Ultrafiltration vs. Microfiltration

Ultrafiltration vs. Microfiltration

Ultrafiltration vs. Microfiltration, Which Process Should You Choose For Your Application?

Anyone who has studied at the very least high school level biology (and paid attention) is familiar with the concept of a membrane, in particular a semi-permeable membrane. Biological living cells are wrapped in semi-permeable membranes that keep their functions separate from the surrounding environment. The semi-permeable aspect allows only certain ions and small organic and other molecules to pass into or out of the cell. The membrane can be selective in either a passive or active capacity. Ultrafiltration (UF) and microfiltration (MF) processes utilize a semi-permeable membrane to separate microcontaminants from a water stream.

What is the difference between UF purification and microfiltration?

We will first explain how a semi-permeable membrane works. Following this, we will explain the differences between the UF and microfiltration membrane treatment processes for water and wastewater treatment.

How does a semi-permeable membrane work?

One of the ways, in biological systems (i.e., living cell transport), is through active transportation across a membrane’s surface, which occurs in a few different ways. Each one of these transports requires the cell to expend a certain amount of energy. One way is through transport channels that pull in and expel nutrients and metabolic wastes, respectively. Another is endocytosis, whereby the cell wall forms something like a pseudo-mouth, wrapping around an external object and then budding off within the cell as a vesicle. Its opposite is exocytosis — internal vesicles fuse with the membrane and its contents are secreted out into the surrounding solution.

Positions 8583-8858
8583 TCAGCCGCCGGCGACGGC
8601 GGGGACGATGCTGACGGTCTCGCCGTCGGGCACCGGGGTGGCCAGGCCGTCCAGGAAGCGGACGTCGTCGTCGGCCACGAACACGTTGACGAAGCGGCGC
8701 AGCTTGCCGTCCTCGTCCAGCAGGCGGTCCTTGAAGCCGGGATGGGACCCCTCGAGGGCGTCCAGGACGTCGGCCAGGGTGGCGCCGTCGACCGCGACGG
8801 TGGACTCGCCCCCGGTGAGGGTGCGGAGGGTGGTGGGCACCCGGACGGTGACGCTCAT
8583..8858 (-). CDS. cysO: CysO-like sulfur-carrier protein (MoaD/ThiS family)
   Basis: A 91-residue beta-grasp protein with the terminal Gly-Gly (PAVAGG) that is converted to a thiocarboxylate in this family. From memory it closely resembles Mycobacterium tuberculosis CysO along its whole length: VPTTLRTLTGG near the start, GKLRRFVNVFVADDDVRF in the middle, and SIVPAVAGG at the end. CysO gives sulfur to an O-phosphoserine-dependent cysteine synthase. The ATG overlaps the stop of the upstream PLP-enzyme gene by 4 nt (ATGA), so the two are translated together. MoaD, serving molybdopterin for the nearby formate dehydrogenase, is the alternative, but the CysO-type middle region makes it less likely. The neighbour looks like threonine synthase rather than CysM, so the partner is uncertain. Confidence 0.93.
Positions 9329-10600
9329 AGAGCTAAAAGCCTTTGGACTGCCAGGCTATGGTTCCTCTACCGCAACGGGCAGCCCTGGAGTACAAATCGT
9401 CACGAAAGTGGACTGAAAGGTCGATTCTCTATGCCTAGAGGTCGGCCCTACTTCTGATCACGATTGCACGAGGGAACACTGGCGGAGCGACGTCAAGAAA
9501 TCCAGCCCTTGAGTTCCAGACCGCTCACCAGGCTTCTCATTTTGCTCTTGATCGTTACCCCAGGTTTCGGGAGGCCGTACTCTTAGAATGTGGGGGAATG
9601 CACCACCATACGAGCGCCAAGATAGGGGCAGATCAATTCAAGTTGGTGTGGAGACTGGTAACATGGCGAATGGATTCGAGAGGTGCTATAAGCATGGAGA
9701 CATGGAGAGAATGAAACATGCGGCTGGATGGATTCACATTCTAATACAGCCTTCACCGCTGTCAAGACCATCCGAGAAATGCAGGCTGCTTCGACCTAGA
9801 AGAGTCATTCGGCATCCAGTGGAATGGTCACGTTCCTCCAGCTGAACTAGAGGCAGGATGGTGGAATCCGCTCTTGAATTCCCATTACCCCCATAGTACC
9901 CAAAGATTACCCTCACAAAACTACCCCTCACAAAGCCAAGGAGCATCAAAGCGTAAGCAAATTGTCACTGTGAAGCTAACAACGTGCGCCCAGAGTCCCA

Another way is through passive mechanisms that are known as diffusion and osmosis. Diffusion is the movement of ions and molecules from areas of high concentration to areas of low concentration in order to create a state of equilibrium on both sides of the membrane. As these ions move about, they create an osmotic pressure difference. Osmosis works opposite diffusion, seeking to create equilibrium by moving a solvent fluid (typically water) to the higher concentration area, although both work to achieve the equilibrium of the same concentration of solutes in so there is no osmotic pressure differential.

The passive diffusion/osmosis process is a mechanism that is easy to replicate on a much larger scale in non-biological systems. There are many potential applications for such technology, but it has particular usefulness in water and wastewater treatment. Micro- and ultrafiltration purification are two such membrane technologies.They are very similar filtration/separation processes with a difference that makes each ideal for their own particular applications.

Fundamentally Similar

Microfiltration and UF purification are more alike than they are different. As mentioned in the introduction, they are both non-biological (non-living), membrane-based separation technologies. These system processes work by applying differential pressure across a semi-permeable membrane and that pressure forces water, solutes, and small particulate matter through the membrane while larger solids are retained on the other side.